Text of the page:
February 22, 2012


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Written by: Mitch Salem
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VENUS IN FUR exists, at this point in its Broadway life, as two overlapping but not identical entities:  it’s a deft new play by David Ives, but also, and more prominently, it’s become the Star-Is-Born vehicle for its lead actress, Nina Arianda, who’s currently giving about as dazzling a performance as you’re likely to see on a Broadway stage.  

No one had ever heard of Arianda before she starred in the initial 2010 Off-Broadway production of Venus, and fittingly, in the play she’s introduced as an unknown aspiring actress.  Her name is Vanda, and at the end of a long day, hopelessly late, she blows into an audition hall like a scatterbrained force of nature, desperate to try out for the lead in the play Venus In Fur–a character coincidentally also named Vanda.  The only one still in the audition room is writer/directorThomas (Hugh Dancy), who’s packing up to leave, but Vanda talks herself, in her seemingly bubble-headed, flaky-funny way, into being allowed to read.  Once she begins, everything changes.
Thomas’ play is based on the real late 19th century novel of the same name by Leopold von Sacher-Masoch.  His name became the root of the term “masochism,” and that pretty much tells you the subject matter of the work.  It concerns a man named Severin and his obsession with Vanda, before whom he finds sexual satisfaction in abasement and humiliation.  Thomas claims to have written the adaptation out of purely academic fascination, with no personal feelings attached, but when Vanda convinces him to take the role of Severin opposite her, it’s no surprise that before long, his real emotions begin to show.
The role of Vanda (the actress) is spectacularly mercurial, presented initially as a sort of savant who doesn’t have a thought in her mind when she’s being herself, but instantly takes on–embodies–all the necessary characteristics (accent, bearing) as well as the complexities and nuances of Vanda (the character) as soon as she’s reading the role.  And there are increasing hints that she may not just be a gifted actress…
Venus In Fur (the play) is ultimately more of a game (and a satire on actor/director politics) than a serious commentary on male/female relationships, as Vanda the actress and Vanda the character constantly shift and begin to merge, and the balance of power between her and Thomas/Severin inevitably comes to resemble the story they’re enacting.  But what a game!  The role of Vanda is a gift to a performer in the way that split-personality roles like Sybil and The 3 Faces of Eve have been gifts to actresses in the past:  Arianda gets to become less and more intelligent, submissive and powerful, American and European, seductive and revolted, 21st Century and 19th, all with split-second hairpin turns of body language and voice.  It’s the very definition of a tour de force, and she pulls it off gloriously.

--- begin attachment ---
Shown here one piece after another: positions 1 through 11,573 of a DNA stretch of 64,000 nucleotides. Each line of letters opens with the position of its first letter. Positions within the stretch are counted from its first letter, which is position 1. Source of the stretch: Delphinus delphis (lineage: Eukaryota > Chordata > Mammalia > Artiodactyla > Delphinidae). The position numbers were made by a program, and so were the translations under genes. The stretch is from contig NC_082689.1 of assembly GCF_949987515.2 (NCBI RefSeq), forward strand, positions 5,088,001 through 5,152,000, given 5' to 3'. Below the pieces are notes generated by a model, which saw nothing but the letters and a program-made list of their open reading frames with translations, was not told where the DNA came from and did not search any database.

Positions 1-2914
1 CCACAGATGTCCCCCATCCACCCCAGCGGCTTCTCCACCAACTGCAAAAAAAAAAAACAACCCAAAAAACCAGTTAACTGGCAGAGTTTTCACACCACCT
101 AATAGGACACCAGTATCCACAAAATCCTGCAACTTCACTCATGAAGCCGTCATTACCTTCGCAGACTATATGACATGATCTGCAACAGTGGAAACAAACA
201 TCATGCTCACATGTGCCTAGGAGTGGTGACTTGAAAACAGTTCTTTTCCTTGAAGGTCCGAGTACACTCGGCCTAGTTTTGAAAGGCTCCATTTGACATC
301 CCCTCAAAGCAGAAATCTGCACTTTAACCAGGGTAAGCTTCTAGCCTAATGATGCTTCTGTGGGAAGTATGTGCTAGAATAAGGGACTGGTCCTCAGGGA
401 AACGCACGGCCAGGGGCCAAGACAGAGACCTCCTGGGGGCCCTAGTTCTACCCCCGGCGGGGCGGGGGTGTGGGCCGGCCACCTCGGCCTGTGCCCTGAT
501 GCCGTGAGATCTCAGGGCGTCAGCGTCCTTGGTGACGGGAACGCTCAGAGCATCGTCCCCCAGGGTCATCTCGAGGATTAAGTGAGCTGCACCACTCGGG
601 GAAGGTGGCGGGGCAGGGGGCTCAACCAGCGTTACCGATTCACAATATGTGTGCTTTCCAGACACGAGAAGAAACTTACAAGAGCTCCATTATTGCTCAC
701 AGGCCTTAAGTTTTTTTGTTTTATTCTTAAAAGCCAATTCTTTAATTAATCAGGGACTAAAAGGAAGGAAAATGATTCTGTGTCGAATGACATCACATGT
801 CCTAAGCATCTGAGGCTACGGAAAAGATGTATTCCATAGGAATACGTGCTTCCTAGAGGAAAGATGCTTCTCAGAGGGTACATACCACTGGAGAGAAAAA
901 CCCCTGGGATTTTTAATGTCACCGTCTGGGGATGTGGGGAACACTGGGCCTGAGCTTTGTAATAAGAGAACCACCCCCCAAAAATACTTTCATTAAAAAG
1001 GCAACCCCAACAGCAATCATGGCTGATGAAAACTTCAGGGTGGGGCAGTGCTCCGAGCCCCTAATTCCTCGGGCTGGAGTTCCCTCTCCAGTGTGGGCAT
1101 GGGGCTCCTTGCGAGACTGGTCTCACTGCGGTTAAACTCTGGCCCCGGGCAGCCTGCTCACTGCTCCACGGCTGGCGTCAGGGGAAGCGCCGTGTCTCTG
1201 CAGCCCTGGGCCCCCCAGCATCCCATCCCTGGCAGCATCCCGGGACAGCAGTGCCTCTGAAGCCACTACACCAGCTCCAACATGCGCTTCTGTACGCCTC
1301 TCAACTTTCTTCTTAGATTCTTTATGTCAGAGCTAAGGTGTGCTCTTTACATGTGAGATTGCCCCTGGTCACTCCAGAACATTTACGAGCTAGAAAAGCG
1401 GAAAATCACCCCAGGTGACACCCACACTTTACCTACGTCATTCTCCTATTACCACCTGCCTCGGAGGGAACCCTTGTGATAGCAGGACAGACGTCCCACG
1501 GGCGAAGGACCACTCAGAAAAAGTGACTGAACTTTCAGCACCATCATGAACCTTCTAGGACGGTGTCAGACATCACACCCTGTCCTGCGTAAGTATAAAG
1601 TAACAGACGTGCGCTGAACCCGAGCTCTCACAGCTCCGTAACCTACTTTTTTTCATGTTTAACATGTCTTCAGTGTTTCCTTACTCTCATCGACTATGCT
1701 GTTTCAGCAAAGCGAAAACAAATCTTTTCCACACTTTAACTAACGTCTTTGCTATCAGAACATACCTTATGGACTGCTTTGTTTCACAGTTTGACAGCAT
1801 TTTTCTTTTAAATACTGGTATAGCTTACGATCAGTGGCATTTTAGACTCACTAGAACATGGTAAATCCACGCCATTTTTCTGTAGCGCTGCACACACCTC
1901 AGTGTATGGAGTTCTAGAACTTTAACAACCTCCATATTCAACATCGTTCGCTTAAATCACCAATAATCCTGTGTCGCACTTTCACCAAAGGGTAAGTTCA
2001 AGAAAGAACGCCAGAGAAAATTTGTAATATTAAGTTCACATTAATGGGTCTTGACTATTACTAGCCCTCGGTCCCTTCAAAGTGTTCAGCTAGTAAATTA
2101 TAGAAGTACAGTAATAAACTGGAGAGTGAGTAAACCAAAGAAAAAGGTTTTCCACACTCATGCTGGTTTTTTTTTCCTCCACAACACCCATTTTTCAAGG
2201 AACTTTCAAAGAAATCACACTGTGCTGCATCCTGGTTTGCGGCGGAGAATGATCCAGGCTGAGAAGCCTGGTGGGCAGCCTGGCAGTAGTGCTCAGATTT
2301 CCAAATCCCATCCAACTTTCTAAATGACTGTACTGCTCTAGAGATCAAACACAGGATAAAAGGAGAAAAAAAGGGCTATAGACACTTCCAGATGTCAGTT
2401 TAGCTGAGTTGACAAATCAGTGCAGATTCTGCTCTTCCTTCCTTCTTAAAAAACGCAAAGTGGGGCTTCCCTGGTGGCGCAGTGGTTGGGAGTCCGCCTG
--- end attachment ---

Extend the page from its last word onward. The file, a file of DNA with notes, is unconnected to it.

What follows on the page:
Dancy’s work is less overwhelming than Arianda’s, but shouldn’t be underestimated.  He also has to transition between eras, characters-within-characters, and contrasting positions of power, and does so with seeming ease  Ultimately, though, his character’s throughline is more clearly preordained, and Thomas is destined to be Vanda’s foil.  
Walter Bobbie’s direction brings a welcome clarity to what could have been a mess of confusion:  even when we don’t know exactly what’s going on, or who a character ‘is,” we always feel comfortable that we know as much as the play wants us to at that given moment, and where we are in Ives’ process.  John Lee Beatty’s set design and Peter Kaczorowki’s lighting design are also notable for squeezing a remarkable variety of changes out of a single fixed set.
Venus In Fur is constantly enjoyable, even if not particularly profound, a satisfying, sexy, funny exercise in theatrical gamesmanship (gameswomanship?).  It’s destined to remembered, though, mostly for unleashing Nina Arianda and her powerhouse set of skills onto an audience that finds itself more than willing to yield.

About the Author

Mitch Salem
MITCH SALEM has worked on the business side of the entertainment industry for 20 years, as a senior business affairs executive and attorney for such companies as NBC, ABC, USA, Syfy, Bravo, and BermanBraun Productions, and before that, at the NY law firm of Weil, Gotshal & Manges. During all that, he has more or less constantly been going to the movies and watching TV, and writing about both since the 1980s. His film reviews also currently appear on and In addition, he is co-writer of an episode of the television series "Felicity."